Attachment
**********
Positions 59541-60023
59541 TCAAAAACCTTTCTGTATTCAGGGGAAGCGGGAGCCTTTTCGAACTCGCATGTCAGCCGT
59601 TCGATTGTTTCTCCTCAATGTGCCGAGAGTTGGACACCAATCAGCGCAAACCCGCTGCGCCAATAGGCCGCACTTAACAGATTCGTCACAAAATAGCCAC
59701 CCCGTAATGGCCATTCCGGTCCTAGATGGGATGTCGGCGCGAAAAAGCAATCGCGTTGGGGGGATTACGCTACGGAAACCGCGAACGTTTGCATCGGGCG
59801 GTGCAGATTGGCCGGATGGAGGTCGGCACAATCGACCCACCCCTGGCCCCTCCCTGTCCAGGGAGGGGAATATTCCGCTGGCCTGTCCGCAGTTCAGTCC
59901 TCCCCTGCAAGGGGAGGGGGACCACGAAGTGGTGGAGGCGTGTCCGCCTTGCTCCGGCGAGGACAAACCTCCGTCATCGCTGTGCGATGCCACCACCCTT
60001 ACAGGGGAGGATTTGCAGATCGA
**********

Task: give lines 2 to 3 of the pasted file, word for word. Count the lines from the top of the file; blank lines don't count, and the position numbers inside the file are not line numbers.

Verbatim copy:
59541 TCAAAAACCTTTCTGTATTCAGGGGAAGCGGGAGCCTTTTCGAACTCGCATGTCAGCCGT
59601 TCGATTGTTTCTCCTCAATGTGCCGAGAGTTGGACACCAATCAGCGCAAACCCGCTGCGCCAATAGGCCGCACTTAACAGATTCGTCACAAAATAGCCAC